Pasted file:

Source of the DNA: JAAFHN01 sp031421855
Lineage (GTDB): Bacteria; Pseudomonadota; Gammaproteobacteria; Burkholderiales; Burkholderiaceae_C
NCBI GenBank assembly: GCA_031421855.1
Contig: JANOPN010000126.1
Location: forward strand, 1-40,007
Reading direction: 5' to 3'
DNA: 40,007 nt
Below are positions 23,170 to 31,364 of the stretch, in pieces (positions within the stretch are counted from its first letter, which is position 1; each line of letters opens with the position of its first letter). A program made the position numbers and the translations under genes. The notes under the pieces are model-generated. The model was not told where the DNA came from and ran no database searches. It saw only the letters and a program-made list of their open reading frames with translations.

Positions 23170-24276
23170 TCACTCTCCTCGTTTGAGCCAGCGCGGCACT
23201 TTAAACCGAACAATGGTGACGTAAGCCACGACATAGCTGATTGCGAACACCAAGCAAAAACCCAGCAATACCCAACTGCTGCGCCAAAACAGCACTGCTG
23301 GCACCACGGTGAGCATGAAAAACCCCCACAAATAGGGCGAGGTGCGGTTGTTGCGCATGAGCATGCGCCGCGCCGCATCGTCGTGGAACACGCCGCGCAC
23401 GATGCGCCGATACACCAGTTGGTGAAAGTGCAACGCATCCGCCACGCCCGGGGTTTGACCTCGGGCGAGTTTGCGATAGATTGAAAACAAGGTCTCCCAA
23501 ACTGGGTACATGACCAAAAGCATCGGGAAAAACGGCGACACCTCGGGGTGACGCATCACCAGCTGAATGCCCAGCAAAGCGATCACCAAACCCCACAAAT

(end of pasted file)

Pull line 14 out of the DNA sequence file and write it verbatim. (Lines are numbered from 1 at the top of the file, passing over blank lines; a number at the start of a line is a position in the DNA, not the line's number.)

23501 ACTGGGTACATGACCAAAAGCATCGGGAAAAACGGCGACACCTCGGGGTGACGCATCACCAGCTGAATGCCCAGCAAAGCGATCACCAAACCCCACAAAT